Computing at schools? What about the teachers?

As a workshop developer for a Welsh project called Technocamps, I spend my  working life trying to encourage young people and teachers into computing nad computing careers. So imagine my utter joy when I hear that ICT in schools will be replaced by computer science. My initial reaction: YIPEEEEEEEE.

Then FEAR. Who is going to teach this? A high majority of our future computer science teachers do not come from a computing background, let alone an ICT background.  According to the general teaching council of the 28,000 who became teachers in 2010, only THREE had a computing related degree.

Before I started work on the Technocamps project I did my PhD looking at why there aren’t enough women in computing and then did my postdoc looking at something similar. I published papers, researched and was seen as some sort of expert in the area of getting kids into computing. However, I had only been seeing things from one aspect. I did not realize the amount of support and encouragement that schools will need to teach a computer science curriculum. Schools which I had observed, have issues with the current ICT Curriculum.

In order for this reform to work we need to upskill teachers, not a one day training course or a light evening session, they need consistent support. It takes computer science graduates three years to be experts in the subject computer science, teachers need a similar type of training. We need to remember that computing is not as easy as ICT and therefore need to make sure we do not put young people of by having unskilled teachers.

When computers were first introduced into secondary schools, teachers did not know what to do with them and a lot of money was pumped into teacher training and equipment. This training was a session on computers, however this was not enough to increase their confidence in teaching computers. Young people know more about computers than teachers and are able to tell if the teacher is not confident in teaching a subject, which is why its important the right training and support is given.

I am really glad that we are looking up and taking an interest in IT education, however I hope it isn’t a one off speech and I hope that thought has been given about the consequences in terms of the quality of education out young people receive.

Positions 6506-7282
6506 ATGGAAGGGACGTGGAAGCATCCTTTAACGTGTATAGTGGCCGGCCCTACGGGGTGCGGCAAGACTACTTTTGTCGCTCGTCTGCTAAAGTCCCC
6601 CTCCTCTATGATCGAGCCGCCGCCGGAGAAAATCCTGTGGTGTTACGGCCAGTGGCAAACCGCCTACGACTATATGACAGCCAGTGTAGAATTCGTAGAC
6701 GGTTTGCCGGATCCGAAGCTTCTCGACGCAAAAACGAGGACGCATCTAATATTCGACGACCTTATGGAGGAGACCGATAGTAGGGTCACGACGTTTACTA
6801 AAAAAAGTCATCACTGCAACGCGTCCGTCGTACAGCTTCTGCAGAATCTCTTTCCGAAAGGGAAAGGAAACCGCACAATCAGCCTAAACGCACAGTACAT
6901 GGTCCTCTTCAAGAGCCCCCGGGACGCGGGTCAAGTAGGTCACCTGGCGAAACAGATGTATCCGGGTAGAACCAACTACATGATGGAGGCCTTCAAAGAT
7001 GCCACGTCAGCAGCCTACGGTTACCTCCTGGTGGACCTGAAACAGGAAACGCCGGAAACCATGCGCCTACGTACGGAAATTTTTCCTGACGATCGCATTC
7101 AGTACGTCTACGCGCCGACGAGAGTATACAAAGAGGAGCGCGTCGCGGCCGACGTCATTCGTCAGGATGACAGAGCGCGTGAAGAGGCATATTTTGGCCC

[updated 11th January 2013, 16:07 - minor grammar issues!]

Three tools to help teach programming to young people

The tools below are what we use in Technocamps to get young people enthused about computing. So far our feedback has been really positive. For ideas on how to incorporate these into the classroom please go to: . Do you use other tools? I would love to hear about them. Feel free to comment below.


Scratch is aimed at 9-11 year old students, although we also use it for 12-14 year olds. Scratch is a fun program to teach. Its drag and drop and does not expose the user to errors. It does not take much to get things happening. E.g. getting a cat to move forward 10 steps is a case of using two drag and drop boxes and pressing start. This is great for younger pupils who are impatient and looking for results straight away. It is free to download and does not take too long to learn. For my experiences on teaching scratch click here. 


Alice is very different to Scratch, in that the application deals with concepts such as objects, methods and properties and relies on the user being able to think ‘independently’. It is a drag and drop program, so it’s a good follow on from Scratch. The approach we have used to teach Alice is by getting participants to go through the Alice tutorials before getting them to make their own 3D animation. This is an excellent way of getting participants to get to grips with its concepts and the vocabulary involved in object-orientated design. It is satisfying when 15 year olds are leaving the room discussing objects and methods! Again this is free to download and it helps with concepts. For my experience on teaching Alice, click here. 

Green foot

Greenfoot teaches object orientated design using Java. It is recommended that this is taught to students who have had prior programming experience and/or doing A-level / A/S Level computing. They allow users to create ‘actors’ which are in ‘worlds’ to make games, animations and simulations. Its interactive and interaction tools are built into the Greenfoot environment. Unlike the two above, this introduces students to common syntax errors and is a lot more real than the other two.